Jane Austen’s writing table
Object name: Writing table
Object number: CHWJA:JAH69
Description: Small walnut tripod table. The top dates from the early eighteenth century; it has twelve sides with a moulded edge, measuring 47cm wide on the flat edges. The base appears to be of a different age to the top and it has been suggested it is of seventeenth century origin; it consists of a single turned column with ‘s’ scroll tripod supports.
On the underside of the top there is a handwritten note, believed to be in the hand of Montagu Knight, a descendent of Jane’s brother Edward, or one of his family, which reads:
‘This table was bought by Montagu Knight of Chawton House from a grandson of James Goodchild, who lived in Chawton village in Jane Austen’s time. His brother-in-law, William Littleworth, was footman to Mrs George Austen, Jane’s mother and when he was too old for work she furnished a cottage near the pond for him. Amongst the furniture was this table at which Littleworth often saw Jane Austen writing. Only the top is original.’
Top: early eighteenth century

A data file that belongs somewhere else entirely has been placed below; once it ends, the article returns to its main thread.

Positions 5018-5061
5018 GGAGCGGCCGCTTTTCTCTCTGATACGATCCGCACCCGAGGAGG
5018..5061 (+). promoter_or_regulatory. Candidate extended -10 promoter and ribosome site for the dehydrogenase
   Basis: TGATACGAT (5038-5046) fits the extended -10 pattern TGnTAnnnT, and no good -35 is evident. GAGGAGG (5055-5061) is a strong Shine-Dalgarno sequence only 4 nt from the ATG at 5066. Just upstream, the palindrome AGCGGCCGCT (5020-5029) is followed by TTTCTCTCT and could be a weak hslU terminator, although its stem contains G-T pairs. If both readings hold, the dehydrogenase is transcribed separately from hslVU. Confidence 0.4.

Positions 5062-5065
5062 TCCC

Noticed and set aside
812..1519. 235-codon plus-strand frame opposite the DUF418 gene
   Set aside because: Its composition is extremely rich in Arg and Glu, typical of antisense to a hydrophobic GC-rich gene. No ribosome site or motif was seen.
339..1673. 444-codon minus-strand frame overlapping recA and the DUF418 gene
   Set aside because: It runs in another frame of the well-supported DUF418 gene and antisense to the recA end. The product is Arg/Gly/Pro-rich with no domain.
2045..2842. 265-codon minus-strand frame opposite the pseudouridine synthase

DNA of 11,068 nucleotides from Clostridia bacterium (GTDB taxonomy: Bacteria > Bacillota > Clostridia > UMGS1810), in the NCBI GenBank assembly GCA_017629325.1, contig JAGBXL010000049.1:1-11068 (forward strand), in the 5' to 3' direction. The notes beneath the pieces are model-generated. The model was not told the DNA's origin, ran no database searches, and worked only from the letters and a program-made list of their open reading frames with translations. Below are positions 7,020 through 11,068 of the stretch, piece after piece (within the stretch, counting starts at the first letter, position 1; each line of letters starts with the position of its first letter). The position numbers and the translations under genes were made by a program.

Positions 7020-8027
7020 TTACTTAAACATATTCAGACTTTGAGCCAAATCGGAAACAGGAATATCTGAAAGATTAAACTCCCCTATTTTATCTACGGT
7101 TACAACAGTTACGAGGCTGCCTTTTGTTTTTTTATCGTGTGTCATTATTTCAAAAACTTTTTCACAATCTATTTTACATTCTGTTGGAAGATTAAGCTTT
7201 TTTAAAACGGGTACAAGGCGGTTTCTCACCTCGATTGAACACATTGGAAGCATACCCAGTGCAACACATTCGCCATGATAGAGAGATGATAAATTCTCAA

Base: unclear, possibly early seventeenth century
Context: Family tradition tells us that Jane Austen wrote at this fragile table, placed by a window for light. We do not know why Jane chose such a tiny table. Perhaps its small, unassuming nature suited her purpose of writing quietly and discreetly. We do know that she was a neat, tidy worker and wouldn’t have needed much space. As her nephew James Edward Austen-Leigh wrote in his Memoir of Jane Austen:
‘She was careful that her occupation should not be suspected by servants, or visitors, or any persons beyond her own family party. She wrote upon small sheets of paper which could easily be put away, or covered with a piece of blotting paper.’
At some point after Jane’s death in 1817 the table was passed to a family servant, William Littleworth, and in 1913 it came into the ownership of the Knight family. In 1957 it was given to the Jane Austen Society for display at the House.
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